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The Brown Dwarf Kinematics Project I. Proper motions and tangential velocities for a large sample of late-type M, L, and T dwarfs

Faherty, Jacqueline K. and Burgasser, Adam J. and Cruz, Kelle L. and Shara, Michael M. and Walter, Frederick M. and Gelino, Christopher R. (2009) The Brown Dwarf Kinematics Project I. Proper motions and tangential velocities for a large sample of late-type M, L, and T dwarfs. Astronomical Journal, 137 (1). pp. 1-18. ISSN 0004-6256. doi:10.1088/0004-6256/137/1/1.

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We report proper-motion measurements for 427 late-type M, L, and T dwarfs, 332 of which have been measured for the first time. Combining these new proper motions with previously published measurements yields a sample of 841 M7-T8 dwarfs. We combined parallax measurements or calculated spectrophotometric distances, and computed tangential velocities for the entire sample. We find that kinematics for the full and volume-limited 20 pc samples are consistent with those expected for the Galactic thin disk, with no significant differences between late-type M, L, and T dwarfs. Applying an age-velocity relation we conclude that the average kinematic age of the 20 pc sample of ultracool dwarfs is older than recent kinematic estimates and more consistent with age results calculated with population synthesis models. There is a statistically distinct population of high tangential velocity sources (V tan > 100 km s^–1) whose kinematics suggest an even older population of ultracool dwarfs belonging to either the Galactic thick disk or halo. We isolate subsets of the entire sample, including low surface gravity dwarfs, unusually blue L dwarfs, and photometric outliers in J – Ks color and investigate their kinematics. We find that the spectroscopically distinct class of unusually blue L dwarfs has kinematics clearly consistent with old age, implying that high surface gravity and/or low metallicity may be relevant to their spectral properties. The low surface gravity dwarfs are kinematically younger than the overall population, and the kinematics of the red and blue ultracool dwarfs suggest ages that are younger and older than the full sample, respectively. We also present a reduced proper-motion diagram at 2MASS (Two Micron All Sky Survey) Ks for the entire population and find that a limit of HKs > 18 excludes M dwarfs from the L and T dwarf population regardless of near-infrared color, potentially enabling the identification of the coldest brown dwarfs in the absence of color information.

Item Type:Article
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URLURL TypeDescription
Faherty, Jacqueline K.0000-0001-6251-0573
Burgasser, Adam J.0000-0002-6523-9536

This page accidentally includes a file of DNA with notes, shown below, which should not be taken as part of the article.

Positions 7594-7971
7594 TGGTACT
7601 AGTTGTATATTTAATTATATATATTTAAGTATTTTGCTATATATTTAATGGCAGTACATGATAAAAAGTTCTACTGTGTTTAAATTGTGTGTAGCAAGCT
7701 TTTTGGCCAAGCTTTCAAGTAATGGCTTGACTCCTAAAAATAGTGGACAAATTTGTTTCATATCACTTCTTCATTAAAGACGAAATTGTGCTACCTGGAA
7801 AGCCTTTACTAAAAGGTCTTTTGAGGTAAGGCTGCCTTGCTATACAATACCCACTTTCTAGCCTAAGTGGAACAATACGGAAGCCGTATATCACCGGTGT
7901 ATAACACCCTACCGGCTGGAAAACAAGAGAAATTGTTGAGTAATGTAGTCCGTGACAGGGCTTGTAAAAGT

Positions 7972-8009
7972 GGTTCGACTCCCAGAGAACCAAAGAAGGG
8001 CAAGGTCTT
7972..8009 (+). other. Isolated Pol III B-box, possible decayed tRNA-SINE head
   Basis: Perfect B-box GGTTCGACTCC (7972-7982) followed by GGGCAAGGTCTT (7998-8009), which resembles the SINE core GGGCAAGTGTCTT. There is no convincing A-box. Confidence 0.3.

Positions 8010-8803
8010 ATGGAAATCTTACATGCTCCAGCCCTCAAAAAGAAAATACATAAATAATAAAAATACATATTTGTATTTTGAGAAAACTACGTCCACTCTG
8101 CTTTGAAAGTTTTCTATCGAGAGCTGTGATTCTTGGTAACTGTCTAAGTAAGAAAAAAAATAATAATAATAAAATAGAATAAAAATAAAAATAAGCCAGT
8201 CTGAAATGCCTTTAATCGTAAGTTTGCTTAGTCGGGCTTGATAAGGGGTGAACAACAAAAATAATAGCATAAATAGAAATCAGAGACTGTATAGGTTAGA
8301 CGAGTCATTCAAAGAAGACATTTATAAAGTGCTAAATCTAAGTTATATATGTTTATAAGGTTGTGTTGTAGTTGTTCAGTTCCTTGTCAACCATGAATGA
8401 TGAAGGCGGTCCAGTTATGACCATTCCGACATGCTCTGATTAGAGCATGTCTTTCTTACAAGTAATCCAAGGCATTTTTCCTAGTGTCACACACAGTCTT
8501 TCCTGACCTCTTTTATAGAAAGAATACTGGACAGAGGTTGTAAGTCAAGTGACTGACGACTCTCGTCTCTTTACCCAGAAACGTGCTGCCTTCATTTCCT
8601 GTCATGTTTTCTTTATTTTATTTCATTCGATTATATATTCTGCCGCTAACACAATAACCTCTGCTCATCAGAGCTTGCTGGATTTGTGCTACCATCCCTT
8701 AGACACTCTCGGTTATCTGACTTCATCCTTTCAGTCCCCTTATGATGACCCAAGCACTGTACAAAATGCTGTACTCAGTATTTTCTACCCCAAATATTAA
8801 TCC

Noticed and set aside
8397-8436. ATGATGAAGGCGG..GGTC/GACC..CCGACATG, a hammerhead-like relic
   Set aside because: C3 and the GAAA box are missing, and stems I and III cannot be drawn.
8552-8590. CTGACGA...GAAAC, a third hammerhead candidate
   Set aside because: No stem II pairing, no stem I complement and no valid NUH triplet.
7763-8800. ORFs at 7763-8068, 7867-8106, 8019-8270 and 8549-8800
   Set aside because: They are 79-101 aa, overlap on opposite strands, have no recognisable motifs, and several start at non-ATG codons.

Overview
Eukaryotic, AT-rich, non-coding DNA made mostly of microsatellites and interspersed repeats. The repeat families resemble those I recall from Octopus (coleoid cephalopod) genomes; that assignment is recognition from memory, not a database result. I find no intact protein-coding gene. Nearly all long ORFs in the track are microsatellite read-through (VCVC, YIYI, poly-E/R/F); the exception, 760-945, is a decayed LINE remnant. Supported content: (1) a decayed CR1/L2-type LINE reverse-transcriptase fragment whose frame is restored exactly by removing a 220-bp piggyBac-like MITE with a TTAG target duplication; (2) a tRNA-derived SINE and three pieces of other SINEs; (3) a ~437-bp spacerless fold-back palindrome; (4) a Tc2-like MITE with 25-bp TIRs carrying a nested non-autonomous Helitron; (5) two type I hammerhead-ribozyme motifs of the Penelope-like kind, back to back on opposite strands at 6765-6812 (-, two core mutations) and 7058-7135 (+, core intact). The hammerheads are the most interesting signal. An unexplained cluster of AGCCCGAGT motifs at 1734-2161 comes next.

Cruz, Kelle L.0000-0002-1821-0650
Additional Information:© 2009 The American Astronomical Society. Received 2008 July 11, accepted for publication 2008 September 11. Published 2008 December 2. Print publication: Issue 1 (2009 January). We acknowledge receipt of observation time through the SMARTS (Small and Moderate Aperture Research Telescope System) consortium and MDM consortium. We especially thank the observing staff at CTIO, including J. Velazquez the night assistant for a week of CPAPIR observing time in 2008 January. Stony Brook's participation in the SMARTS consortium is made possible by generous support by the Dean of Arts and Sciences, the Provost, and the Vice-President for Research of Stony Brook University. J.F. would like to thank S. Lepine for his useful conversations about kinematic studies. We also thank R. Doyon, E. Artigau, and L. Malo for help with CPAPIR usage and data reduction and K. Schlesinger, R. Assef, and D. Atlee for help with using TIFKAM and the 1.3 m telescope at MDM. This research has benefited from the M, L, and T dwarf compendium housed at and maintained by Chris Gelino, Davy Kirkpatrick, and Adam Burgasser. This publication has made use of the Very Low Mass (VLM) Binaries Archive maintained by Nick Siegler at We have also made use of data products from the 2MASS, which is a joint project of the University of Massachusetts and the IPAC/Caltech, funded by NASA and the National Science Foundation. This research has made use of the NASA/IPAC Infrared Science Archive, which is operated by the Jet Propulsion Laboratory, Caltech, under contract with NASA. [K.L.C. was a] Spitzer Postdoctoral Fellow. Online-only material: color figures, machine-readable and VO tables.
Group:Infrared Processing and Analysis Center (IPAC)
Funding AgencyGrant Number
Stony Brook UniversityUNSPECIFIED
NASA Spitzer FellowshipUNSPECIFIED
Subject Keywords:astrometry; stars: fundamental parameters; stars: low-mass, brown dwarfs
Issue or Number:1
Record Number:CaltechAUTHORS:FAHaj09
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Usage Policy:No commercial reproduction, distribution, display or performance rights in this work are provided.
ID Code:12514
Deposited By: Archive Administrator
Deposited On:12 Dec 2008 03:10
Last Modified:08 Nov 2021 22:29

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